One of the great things about Agile project management is it keeps your nonprofit’s supporter feedback at the forefront of all projects. Rather than team members guessing what donors want to see, Agile for nonprofits actually incorporates feedback into the project life cycle. 

 

Everyone’s work is visible to all, which improves communication.

There’s no need for status reports because team collaboration is heavily valued. Not to mention, there’s rarely any confusion around what’s happening in the project. And because all work is visible and continuous communication is prioritized, there’s a reduced amount of misunderstandings. 

 

Teams plan for the right amount of work.

No need for burnout! With the Agile for nonprofits method, team members don’t have to stick to one single plan and follow every single task on it. 

Instead, they prioritize the end product. Which means they only need to do what’s necessary to get to that end product. 

There’s no overworking! Only sustainably-paced work that reduces overwhelm among your nonprofit team members.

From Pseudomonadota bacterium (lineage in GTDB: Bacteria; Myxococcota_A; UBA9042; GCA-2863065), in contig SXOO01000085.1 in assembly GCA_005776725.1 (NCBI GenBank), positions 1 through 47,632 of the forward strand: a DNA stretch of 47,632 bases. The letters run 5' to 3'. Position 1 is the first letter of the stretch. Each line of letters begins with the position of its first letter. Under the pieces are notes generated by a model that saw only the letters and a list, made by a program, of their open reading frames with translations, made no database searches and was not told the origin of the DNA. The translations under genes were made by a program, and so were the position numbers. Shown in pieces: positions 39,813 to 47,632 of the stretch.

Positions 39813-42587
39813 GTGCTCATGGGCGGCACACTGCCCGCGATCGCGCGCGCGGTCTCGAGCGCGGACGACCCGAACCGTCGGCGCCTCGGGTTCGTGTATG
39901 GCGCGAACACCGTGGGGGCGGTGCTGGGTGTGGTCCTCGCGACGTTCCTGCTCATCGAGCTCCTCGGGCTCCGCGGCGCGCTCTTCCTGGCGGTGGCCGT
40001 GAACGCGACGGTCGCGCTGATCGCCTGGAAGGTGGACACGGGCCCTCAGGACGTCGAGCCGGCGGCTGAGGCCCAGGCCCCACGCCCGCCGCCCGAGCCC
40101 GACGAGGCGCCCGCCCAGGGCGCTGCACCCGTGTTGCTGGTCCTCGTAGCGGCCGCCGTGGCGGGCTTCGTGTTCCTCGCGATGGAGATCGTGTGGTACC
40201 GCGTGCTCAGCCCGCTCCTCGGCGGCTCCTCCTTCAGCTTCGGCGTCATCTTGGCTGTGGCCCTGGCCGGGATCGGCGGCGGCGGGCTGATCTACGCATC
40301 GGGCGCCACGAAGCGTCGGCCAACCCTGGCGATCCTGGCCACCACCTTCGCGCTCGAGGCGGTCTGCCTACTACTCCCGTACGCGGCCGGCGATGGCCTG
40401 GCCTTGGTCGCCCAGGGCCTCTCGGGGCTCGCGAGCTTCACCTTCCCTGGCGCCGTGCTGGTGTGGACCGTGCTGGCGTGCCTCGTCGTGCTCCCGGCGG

Teams are empowered to figure out on their own the best way to do the work. 

According to the Agile values, what works for your nonprofit’s supporters is more important than vigorously taking notes on how the project was completed. 

And staying flexible is prioritized over sticking to one single plan. 

That opens the door for creativity and innovation among your nonprofit team members! They can figure out how to do tasks for the nonprofit project that works best for them and that meets your donors’ needs. 

That’s an incredible benefit for your nonprofit team members! They’re free to work the best way for them, rather than needing to mold to a plan. 

 

They are no longer spending an excessive amount of time on planning and replanning.